• The character and appearance of the conservation area will be significantly harmed by the proposal. The introduction of a delivery yard, associated storage and activity, plus plant enclosure will be unsympathetic to the domestic character and appearance of this part of the conservation area. This is considered in the ‘Partial review of the Core Strategy’ as an important feature of Conservation when it states: “The distinctive character of many buildings comes from their use, their role in the community, the facilities they provide and the activity they generate as much as their physical appearance.”
  1. Fails to address the reasons for refusal of the previous application PP/14/08206

Reason 2 – no evidence has been submitted to demonstrate what the impact would be on the grade II* listed walls. Neither has it been shown that the proposal would not harm the setting of these listed buildings or the character or appearance of the conservation area. The flat roof two storey rear extension is unaltered in scale, design, position or materials. No reasoning is provided as to why this is acceptable within the setting of the listed buildings or conservation area.

Reason 3 – the service yard remains remote (90metres) from the units at the east end of the site. The Service Management Plan cannot enforce deliveries to a service yard of inadequate size and remote location, it is unreasonable and therefore unenforceable in planning terms. Goods will be transported across the pavement from vehicles parked on the highway and along the pavement by drivers not able or willing to enter the service yard.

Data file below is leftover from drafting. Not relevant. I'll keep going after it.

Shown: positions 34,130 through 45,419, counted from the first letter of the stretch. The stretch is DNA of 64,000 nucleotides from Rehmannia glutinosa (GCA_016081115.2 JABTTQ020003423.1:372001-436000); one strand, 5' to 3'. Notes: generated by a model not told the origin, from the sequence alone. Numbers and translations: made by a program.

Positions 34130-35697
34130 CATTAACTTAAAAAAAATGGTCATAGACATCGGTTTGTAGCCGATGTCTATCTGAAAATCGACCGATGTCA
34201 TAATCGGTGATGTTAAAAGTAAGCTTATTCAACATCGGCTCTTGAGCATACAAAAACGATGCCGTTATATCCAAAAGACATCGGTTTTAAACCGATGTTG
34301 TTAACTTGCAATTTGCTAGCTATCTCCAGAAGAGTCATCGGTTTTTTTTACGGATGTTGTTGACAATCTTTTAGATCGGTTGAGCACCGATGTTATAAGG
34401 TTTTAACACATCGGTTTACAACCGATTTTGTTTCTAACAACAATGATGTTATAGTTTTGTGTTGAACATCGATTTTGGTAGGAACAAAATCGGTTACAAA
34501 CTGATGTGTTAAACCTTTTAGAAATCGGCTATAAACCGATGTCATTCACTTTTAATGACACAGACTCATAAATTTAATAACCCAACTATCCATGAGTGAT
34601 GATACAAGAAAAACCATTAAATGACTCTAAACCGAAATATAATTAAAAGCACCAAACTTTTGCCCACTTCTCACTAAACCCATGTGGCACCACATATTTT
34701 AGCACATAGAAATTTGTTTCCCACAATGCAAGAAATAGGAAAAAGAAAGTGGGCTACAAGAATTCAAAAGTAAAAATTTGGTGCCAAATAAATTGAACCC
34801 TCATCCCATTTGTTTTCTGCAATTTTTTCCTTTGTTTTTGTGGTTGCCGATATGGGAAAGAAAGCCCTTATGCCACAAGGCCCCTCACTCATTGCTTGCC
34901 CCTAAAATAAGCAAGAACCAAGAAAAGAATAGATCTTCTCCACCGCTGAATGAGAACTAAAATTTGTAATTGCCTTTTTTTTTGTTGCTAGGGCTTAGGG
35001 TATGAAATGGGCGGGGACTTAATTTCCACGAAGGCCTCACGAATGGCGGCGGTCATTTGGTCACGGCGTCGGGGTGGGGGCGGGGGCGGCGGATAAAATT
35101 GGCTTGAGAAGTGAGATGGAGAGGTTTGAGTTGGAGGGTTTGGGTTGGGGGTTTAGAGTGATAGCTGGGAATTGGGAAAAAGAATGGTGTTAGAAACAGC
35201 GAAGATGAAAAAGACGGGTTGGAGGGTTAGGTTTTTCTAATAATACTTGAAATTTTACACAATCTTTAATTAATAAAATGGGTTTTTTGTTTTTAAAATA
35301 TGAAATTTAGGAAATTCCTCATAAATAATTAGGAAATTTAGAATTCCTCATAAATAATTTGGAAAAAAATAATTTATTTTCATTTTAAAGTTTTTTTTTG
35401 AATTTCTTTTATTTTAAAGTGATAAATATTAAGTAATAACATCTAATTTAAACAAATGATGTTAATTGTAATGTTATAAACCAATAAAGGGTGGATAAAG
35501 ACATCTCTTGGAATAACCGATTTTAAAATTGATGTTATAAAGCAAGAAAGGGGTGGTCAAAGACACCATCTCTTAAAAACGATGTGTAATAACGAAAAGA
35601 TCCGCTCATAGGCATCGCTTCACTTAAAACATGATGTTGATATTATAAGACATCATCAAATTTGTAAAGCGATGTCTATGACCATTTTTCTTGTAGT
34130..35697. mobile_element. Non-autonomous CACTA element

Reason 4 – the revised scheme:

  • fails to widen the pavement;
  • fails to remove the lighting columns (they are relocated such that the pavement remains the same width regardless).
  • Fails to improve highway or pedestrian safety at the service yard entrance/exit.

Consequently the pavement remains too narrow to accommodate the increased pedestrian footfall and frontage activity.

Conclusion

This application is seriously flawed on many levels. The inadequacies of this scheme cannot be overcome by conditions, or the Service Management Plan. The number and arrangement of retail units and limitations of the service yard render any such Plan impractical and hence unenforceable.

The scheme is in conflict with a whole series of policies within the RBKC Core Strategy and extant UDP. There are no factors, either individually or collectively, which are sufficient to outweigh these significant material objections. The application should therefore be refused in accordance with the Development Plan.

The implications of the development are so serious for residents and businesses in the area that the Pelham Residents Association formally request the application is determined by the Planning Committee.

Yours sincerely,

Diane Baines

BSC Hons Dip TP DMS MRTPI

 

Appendices:Appendix1 – Paul Mew Associates Transport Assessment for Pelham Residents Association

Appendix 2 – Colliers Office Accommodation Assessment for Pelham Residents Association